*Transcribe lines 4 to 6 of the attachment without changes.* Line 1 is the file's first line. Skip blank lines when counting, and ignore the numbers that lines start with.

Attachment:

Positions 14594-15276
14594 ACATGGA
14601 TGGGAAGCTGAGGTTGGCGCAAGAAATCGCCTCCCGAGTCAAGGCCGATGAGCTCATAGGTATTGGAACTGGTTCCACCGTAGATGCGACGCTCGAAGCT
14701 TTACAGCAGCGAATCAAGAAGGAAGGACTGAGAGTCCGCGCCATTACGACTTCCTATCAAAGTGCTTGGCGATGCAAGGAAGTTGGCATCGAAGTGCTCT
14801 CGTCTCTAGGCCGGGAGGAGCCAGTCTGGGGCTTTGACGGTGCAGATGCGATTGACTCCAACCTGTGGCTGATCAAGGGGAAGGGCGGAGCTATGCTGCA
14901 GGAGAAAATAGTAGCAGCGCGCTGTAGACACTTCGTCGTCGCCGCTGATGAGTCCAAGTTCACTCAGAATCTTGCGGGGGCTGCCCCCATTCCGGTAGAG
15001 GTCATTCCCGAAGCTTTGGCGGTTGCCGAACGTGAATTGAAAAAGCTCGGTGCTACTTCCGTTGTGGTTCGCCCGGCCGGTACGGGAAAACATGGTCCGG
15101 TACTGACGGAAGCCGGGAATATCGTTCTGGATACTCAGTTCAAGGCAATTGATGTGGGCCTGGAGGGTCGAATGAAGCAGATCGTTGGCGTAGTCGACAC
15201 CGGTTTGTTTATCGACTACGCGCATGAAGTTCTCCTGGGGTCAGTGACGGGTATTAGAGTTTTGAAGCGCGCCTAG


14701 TTACAGCAGCGAATCAAGAAGGAAGGACTGAGAGTCCGCGCCATTACGACTTCCTATCAAAGTGCTTGGCGATGCAAGGAAGTTGGCATCGAAGTGCTCT
14801 CGTCTCTAGGCCGGGAGGAGCCAGTCTGGGGCTTTGACGGTGCAGATGCGATTGACTCCAACCTGTGGCTGATCAAGGGGAAGGGCGGAGCTATGCTGCA
14901 GGAGAAAATAGTAGCAGCGCGCTGTAGACACTTCGTCGTCGCCGCTGATGAGTCCAAGTTCACTCAGAATCTTGCGGGGGCTGCCCCCATTCCGGTAGAG